North Carolina Democrats’ state votes move to late 2018

Image copyright AFP/Getty Images Image caption The Democratic legislators filed a request for the postponement of the primary race in the state

The Democratic-dominated legislature in North Carolina has moved its vote for a new state Senate president and state House speaker to the year after the November 2018 elections.

Last week, a court ordered a new primary for both offices because the current crop of officials is at the center of a corruption investigation.

On Monday, North Carolina’s Supreme Court agreed with the new date.

A Republican-led legislature, which passed laws stripping the Democrats of power, is now obliged to hold new races at the same time.

The move comes weeks after a raid on the executive offices of the Senate president and speaker, on accusations of conspiring to illegally sell the state’s seat in Congress to a political ally.

A previous trial of the accused – former state legislators, Larry Martin and Odell Hester, both former state senators, is under way.

Image copyright AFP/Getty Images Image caption The complaint alleged corruption in the bid to buy the US Congress seat

State elections board officials had previously recommended holding the primary in July 2019.

Following last week’s ruling, the new date will be set on 29 January.

The move means North Carolina would hold its primary, which will elect its next state lawmakers, on 15 May 2021.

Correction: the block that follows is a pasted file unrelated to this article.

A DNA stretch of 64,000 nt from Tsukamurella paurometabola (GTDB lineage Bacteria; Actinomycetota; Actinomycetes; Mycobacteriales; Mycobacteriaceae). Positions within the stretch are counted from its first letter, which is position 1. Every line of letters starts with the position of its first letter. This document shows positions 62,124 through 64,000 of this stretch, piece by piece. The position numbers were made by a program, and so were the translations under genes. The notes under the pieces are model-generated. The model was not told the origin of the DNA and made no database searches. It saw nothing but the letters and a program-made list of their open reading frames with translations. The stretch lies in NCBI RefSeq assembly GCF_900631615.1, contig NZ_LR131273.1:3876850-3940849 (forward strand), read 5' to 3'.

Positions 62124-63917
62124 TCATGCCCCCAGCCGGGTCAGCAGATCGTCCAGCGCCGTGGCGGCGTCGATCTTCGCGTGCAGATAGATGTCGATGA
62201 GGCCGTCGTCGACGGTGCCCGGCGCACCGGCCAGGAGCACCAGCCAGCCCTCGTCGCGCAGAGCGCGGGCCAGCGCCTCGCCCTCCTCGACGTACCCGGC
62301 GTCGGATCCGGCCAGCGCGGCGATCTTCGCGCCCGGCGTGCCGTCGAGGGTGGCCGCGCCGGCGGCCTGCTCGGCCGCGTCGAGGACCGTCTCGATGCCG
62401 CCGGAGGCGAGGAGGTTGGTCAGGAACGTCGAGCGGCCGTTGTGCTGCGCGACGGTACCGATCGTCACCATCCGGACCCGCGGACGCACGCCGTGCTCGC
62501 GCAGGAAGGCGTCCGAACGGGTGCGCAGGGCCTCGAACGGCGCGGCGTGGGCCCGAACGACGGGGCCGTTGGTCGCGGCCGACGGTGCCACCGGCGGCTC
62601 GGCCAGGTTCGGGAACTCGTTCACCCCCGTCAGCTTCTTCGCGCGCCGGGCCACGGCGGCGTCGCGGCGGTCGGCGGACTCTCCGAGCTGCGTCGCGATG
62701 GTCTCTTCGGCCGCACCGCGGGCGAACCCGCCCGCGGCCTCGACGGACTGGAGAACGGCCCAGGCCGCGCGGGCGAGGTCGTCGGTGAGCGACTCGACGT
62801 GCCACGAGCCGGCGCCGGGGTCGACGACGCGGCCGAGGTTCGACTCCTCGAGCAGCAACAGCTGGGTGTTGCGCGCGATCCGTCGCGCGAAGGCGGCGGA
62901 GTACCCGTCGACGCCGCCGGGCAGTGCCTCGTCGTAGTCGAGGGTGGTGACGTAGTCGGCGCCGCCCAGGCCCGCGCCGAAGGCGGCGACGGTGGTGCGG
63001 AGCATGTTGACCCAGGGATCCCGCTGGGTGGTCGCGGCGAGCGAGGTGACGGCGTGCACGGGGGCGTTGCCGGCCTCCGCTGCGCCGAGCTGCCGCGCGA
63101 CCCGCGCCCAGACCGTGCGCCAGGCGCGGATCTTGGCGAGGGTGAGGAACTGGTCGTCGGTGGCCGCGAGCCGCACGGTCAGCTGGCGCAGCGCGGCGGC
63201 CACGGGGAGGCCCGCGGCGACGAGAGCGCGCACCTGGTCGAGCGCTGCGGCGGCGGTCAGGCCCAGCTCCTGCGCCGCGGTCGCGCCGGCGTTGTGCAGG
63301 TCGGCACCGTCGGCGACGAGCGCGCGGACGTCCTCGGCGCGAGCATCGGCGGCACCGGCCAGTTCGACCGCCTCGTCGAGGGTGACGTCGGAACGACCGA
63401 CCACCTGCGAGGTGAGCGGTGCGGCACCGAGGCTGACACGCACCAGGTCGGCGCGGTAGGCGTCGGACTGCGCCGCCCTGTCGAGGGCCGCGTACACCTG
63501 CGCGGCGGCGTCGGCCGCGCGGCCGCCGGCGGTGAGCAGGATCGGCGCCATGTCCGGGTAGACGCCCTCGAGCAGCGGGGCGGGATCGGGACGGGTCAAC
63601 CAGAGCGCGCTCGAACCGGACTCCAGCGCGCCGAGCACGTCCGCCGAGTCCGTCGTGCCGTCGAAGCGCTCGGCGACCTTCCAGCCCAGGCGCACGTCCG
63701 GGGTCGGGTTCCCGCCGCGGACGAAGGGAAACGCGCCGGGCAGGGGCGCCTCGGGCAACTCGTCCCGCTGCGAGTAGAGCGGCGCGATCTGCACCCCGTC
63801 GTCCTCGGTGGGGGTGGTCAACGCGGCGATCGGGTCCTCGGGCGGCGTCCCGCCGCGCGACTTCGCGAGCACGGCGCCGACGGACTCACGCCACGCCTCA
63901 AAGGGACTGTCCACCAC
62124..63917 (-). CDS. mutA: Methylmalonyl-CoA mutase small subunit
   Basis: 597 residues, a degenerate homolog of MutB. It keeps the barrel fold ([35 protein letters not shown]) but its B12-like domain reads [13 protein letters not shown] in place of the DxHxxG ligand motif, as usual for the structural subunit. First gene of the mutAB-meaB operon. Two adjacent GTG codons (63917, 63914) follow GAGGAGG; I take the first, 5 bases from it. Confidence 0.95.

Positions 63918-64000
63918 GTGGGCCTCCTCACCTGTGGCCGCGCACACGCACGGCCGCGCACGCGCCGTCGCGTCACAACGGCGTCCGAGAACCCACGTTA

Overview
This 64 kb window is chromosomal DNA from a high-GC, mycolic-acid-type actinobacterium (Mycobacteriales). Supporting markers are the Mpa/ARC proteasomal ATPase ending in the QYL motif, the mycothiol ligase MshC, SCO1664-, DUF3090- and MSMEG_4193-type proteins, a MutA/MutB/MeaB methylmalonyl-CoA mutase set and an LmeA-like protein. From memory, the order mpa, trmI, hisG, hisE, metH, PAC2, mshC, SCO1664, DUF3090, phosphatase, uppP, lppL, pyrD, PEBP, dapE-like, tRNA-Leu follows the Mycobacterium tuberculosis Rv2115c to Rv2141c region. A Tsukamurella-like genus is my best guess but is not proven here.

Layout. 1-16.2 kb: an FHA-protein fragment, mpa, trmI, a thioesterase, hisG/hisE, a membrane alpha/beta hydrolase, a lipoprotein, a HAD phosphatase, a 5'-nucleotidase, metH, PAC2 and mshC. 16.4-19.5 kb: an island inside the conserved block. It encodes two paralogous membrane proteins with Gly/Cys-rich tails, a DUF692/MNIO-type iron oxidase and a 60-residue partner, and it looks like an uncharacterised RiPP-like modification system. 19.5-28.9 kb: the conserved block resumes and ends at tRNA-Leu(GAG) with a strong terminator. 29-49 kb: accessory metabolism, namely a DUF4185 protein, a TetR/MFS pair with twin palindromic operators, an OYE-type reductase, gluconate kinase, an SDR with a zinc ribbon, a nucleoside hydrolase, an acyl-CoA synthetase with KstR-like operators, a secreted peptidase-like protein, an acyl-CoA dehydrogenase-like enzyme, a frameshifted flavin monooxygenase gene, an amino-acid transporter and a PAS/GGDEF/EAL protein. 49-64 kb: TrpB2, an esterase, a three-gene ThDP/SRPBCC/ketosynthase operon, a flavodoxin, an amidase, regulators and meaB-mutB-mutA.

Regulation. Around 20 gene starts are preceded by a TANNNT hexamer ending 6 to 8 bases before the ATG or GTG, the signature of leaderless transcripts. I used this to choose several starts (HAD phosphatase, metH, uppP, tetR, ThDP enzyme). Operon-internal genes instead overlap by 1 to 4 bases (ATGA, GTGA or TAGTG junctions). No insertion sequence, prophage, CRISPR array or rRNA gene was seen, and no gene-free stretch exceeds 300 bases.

Public hearings to determine the election date will now be scheduled for Tuesday 18 January to 25 January.

Party affiliations: What’s in it for the Democrats?

Image copyright AFP/Getty Images Image caption North Carolina was sued in December for discriminating against its citizens who do not identify as a resident of the state

Just how North Carolina has come to this is perhaps best illustrated by the spending of one senator, Bob Pittenger.

He campaigned for the Republican nomination for the US Senate seat he later won. He was previously an undefeated county and district champion wrestler in North Carolina.

In the race to become governor, Pittenger is getting a large amount of money from people with a vested interest in the outcome.

He is being paid $1,000 (63p) a day from employees of several Florida companies with interests in North Carolina, including UPMC, the largest healthcare corporation in the United States, and America Movil, the largest cellphone company in Latin America.

A third company, one of the largest construction firms in the country, is paying $150,000 (£120,000) for campaign work, the Associated Press has reported.

A political action committee is paying $1.1m (939,000) to Pittenger’s political consultants.

Legal rulings that legalise abortion and struck down a referendum which sought to ban same-sex marriage were the most controversial examples of recent rulings that saw Republicans lose control of many state government officials.

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